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Collateral damage: Australians sacrificed on the altar of openness

When did the regular slaying of Australians by foreigners on our home soil became so normal? Earlier this month in Queensland, 70-year-old Vyleen White was allegedly stabbed to death in front of her granddaughter in an Ipswich shopping centre. A 16-year-old Sudanese refugee was charged with her murder.

Her death came in the wake of the similar alleged stabbing of Dr Ash Gordon. The Melbourne GP killed in pursuit of youths who had allegedly broken into his Doncaster home. Two teenagers have since been charged.

But this is not the only way Australians are being murdered – the two aforementioned alleged killings were preceded by the most infamous attack in our recent history – the Lindt Café siege in Sydney. The 2014 incident involved a 16-hour standoff with police and two hostages were tragically killed. The perpetrator? Iranian-born refugee Man Haron Monis.

These senseless crimes are the result of our fanatical dedication to the idea of “openness”. Vyleen White et al. are the collateral damage of a cosmopolitan consensus that that no country has the right to impose an immigration policy that is even slightly exclusionary. Thus we are all potential victims of the delusional idea that all immigrants are equally good for all countries, which must be open to all, regardless of the consequences, no matter how tragic.

This is evident in our mass immigration program and emphasis on diversity, and highlighted by the behaviour of the asylum seekers we have let in, especially those from Africa and the Islamic world.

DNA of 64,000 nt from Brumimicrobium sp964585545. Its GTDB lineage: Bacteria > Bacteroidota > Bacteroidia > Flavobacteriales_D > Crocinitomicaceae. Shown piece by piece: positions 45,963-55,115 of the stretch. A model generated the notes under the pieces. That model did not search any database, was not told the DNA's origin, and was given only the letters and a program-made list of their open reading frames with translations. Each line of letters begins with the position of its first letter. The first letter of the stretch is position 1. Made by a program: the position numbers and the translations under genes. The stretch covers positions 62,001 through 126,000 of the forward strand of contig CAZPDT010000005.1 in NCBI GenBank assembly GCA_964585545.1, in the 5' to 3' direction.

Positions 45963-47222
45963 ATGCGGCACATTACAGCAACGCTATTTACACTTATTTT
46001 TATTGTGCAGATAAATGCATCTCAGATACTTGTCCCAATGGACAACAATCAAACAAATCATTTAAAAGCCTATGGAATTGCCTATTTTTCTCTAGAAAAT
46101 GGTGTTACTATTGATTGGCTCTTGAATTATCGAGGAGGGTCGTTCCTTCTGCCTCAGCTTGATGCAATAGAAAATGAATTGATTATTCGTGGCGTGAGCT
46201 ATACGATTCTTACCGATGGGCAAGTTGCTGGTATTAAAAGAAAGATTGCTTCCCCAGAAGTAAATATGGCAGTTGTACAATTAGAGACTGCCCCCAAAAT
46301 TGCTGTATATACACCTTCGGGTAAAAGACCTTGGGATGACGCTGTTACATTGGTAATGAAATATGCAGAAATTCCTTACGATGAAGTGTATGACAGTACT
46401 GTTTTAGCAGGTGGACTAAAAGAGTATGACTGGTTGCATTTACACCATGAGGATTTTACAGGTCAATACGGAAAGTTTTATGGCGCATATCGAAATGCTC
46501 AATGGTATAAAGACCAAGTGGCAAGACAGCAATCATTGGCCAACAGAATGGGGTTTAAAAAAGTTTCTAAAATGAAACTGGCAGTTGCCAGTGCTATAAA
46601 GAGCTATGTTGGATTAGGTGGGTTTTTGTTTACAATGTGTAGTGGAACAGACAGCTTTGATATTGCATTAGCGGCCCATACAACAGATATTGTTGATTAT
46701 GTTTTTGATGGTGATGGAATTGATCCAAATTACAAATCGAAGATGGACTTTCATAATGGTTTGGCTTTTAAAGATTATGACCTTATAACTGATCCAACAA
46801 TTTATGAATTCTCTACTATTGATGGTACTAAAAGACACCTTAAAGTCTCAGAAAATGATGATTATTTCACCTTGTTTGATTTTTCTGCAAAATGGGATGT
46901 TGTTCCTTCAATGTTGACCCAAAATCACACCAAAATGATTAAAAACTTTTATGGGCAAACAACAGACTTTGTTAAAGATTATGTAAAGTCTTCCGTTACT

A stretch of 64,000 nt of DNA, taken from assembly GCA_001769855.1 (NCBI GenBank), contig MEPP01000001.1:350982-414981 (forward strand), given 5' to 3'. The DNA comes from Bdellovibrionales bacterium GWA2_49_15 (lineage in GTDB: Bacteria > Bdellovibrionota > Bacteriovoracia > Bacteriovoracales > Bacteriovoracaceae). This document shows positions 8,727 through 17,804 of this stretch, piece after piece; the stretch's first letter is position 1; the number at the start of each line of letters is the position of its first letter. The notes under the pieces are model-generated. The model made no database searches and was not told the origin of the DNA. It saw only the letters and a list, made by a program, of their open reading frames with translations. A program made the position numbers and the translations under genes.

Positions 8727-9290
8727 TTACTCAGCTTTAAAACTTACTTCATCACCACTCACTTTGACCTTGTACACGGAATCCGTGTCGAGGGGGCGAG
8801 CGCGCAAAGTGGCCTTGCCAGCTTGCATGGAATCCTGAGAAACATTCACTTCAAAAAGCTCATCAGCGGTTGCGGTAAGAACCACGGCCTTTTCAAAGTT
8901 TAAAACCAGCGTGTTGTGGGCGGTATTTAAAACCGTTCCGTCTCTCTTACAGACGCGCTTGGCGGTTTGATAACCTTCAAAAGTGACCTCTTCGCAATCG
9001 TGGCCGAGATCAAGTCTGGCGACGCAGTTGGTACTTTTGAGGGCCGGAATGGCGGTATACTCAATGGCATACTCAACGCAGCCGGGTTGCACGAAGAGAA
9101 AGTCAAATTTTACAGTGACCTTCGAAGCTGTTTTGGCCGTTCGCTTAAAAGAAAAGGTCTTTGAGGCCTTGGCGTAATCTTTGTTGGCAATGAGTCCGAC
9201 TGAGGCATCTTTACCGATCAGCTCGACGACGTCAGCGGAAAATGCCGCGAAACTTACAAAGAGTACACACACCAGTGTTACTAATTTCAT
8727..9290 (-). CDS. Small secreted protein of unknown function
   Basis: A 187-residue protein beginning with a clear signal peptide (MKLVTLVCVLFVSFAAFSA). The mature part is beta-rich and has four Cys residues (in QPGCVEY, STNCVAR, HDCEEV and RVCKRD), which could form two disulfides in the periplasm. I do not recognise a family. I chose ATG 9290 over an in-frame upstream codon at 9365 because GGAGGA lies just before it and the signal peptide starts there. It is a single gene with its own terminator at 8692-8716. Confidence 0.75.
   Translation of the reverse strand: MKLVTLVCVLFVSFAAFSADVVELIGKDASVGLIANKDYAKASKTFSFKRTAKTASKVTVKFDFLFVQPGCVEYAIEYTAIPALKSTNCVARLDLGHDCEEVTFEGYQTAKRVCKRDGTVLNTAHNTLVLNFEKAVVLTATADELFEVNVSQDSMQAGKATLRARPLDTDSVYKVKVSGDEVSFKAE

There are too many crimes perpetrated by refugees or recent immigrants to list here, but in Melbourne alone we have been cursed with a series of outrageous examples.

In 2014 there was the case of Numan Haidar, an 18-year-old of Afghan descent who stabbed two police officers in Endeavour Hills before being shot by one of the officers he had attacked.

Then there was Saeed Noori, an Afghan who arrived here in 2004 with six of his siblings. In echoes of the terror attacks which plagued Europe in the 2010s, Noori ploughed his car into pedestrians in December 2017, killing one man and injuring 16 others. 82-year-old Antonios Crocaris died eight days later.

Perhaps the most tragic story, though, is that of Sisto Malaspina. Mr Malaspina, the much-loved proprietor of Pellegrini’s café, was killed in 2018 by Somali-born Hassan Shire Ali. In a premeditated attack, Shire Ali set fire to a vehicle containing gas bottles and embarked on a stabbing spree, taking the life of Mr Malaspina before he was shot by police.

This trend hasn’t improved. In September last year, in another car attack in Melbourne, a driver allegedly sped through the CBD, striking pedestrians before crashing into traffic. And yet again, another innocent Australian was killed. In this instance it was 76-year-old Brunswick man and philanthropist John Haasz.

This brings the tally of such events to five in seven years in just one city, almost all of which involved offenders of African or Islamic origin. And the symbolism of elderly restauranteurs and philanthropists being struck down by recent migrants only compounds the senselessness of their deaths.